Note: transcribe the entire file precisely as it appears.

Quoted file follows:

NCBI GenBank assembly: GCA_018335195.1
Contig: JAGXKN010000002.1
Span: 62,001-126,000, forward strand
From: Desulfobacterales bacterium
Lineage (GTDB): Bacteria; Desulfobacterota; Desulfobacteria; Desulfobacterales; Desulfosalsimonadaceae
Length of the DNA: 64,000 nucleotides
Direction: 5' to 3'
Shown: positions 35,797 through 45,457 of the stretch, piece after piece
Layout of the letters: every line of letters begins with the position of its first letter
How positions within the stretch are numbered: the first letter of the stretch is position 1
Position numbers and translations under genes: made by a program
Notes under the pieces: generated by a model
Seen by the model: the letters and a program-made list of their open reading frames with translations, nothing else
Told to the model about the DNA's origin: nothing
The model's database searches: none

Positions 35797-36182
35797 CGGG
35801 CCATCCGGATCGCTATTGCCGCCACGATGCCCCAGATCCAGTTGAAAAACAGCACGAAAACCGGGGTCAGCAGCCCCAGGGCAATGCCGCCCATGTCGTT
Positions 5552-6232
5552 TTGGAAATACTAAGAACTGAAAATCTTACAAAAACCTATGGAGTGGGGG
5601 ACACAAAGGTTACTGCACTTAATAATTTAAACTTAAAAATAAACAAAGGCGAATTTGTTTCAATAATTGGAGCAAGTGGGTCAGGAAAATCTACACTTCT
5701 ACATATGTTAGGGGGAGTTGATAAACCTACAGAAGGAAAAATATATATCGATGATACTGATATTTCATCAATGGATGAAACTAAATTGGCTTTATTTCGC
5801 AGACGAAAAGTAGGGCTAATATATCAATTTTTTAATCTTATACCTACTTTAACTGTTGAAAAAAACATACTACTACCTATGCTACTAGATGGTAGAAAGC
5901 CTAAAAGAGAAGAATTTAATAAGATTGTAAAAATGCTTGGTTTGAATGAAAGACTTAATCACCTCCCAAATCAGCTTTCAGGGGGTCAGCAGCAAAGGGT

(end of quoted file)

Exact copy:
NCBI GenBank assembly: GCA_018335195.1
Contig: JAGXKN010000002.1
Span: 62,001-126,000, forward strand
From: Desulfobacterales bacterium
Lineage (GTDB): Bacteria; Desulfobacterota; Desulfobacteria; Desulfobacterales; Desulfosalsimonadaceae
Length of the DNA: 64,000 nucleotides
Direction: 5' to 3'
Shown: positions 35,797 through 45,457 of the stretch, piece after piece
Layout of the letters: every line of letters begins with the position of its first letter
How positions within the stretch are numbered: the first letter of the stretch is position 1
Position numbers and translations under genes: made by a program
Notes under the pieces: generated by a model
Seen by the model: the letters and a program-made list of their open reading frames with translations, nothing else
Told to the model about the DNA's origin: nothing
The model's database searches: none

Positions 35797-36182
35797 CGGG
35801 CCATCCGGATCGCTATTGCCGCCACGATGCCCCAGATCCAGTTGAAAAACAGCACGAAAACCGGGGTCAGCAGCCCCAGGGCAATGCCGCCCATGTCGTT
Positions 5552-6232
5552 TTGGAAATACTAAGAACTGAAAATCTTACAAAAACCTATGGAGTGGGGG
5601 ACACAAAGGTTACTGCACTTAATAATTTAAACTTAAAAATAAACAAAGGCGAATTTGTTTCAATAATTGGAGCAAGTGGGTCAGGAAAATCTACACTTCT
5701 ACATATGTTAGGGGGAGTTGATAAACCTACAGAAGGAAAAATATATATCGATGATACTGATATTTCATCAATGGATGAAACTAAATTGGCTTTATTTCGC
5801 AGACGAAAAGTAGGGCTAATATATCAATTTTTTAATCTTATACCTACTTTAACTGTTGAAAAAAACATACTACTACCTATGCTACTAGATGGTAGAAAGC
5901 CTAAAAGAGAAGAATTTAATAAGATTGTAAAAATGCTTGGTTTGAATGAAAGACTTAATCACCTCCCAAATCAGCTTTCAGGGGGTCAGCAGCAAAGGGT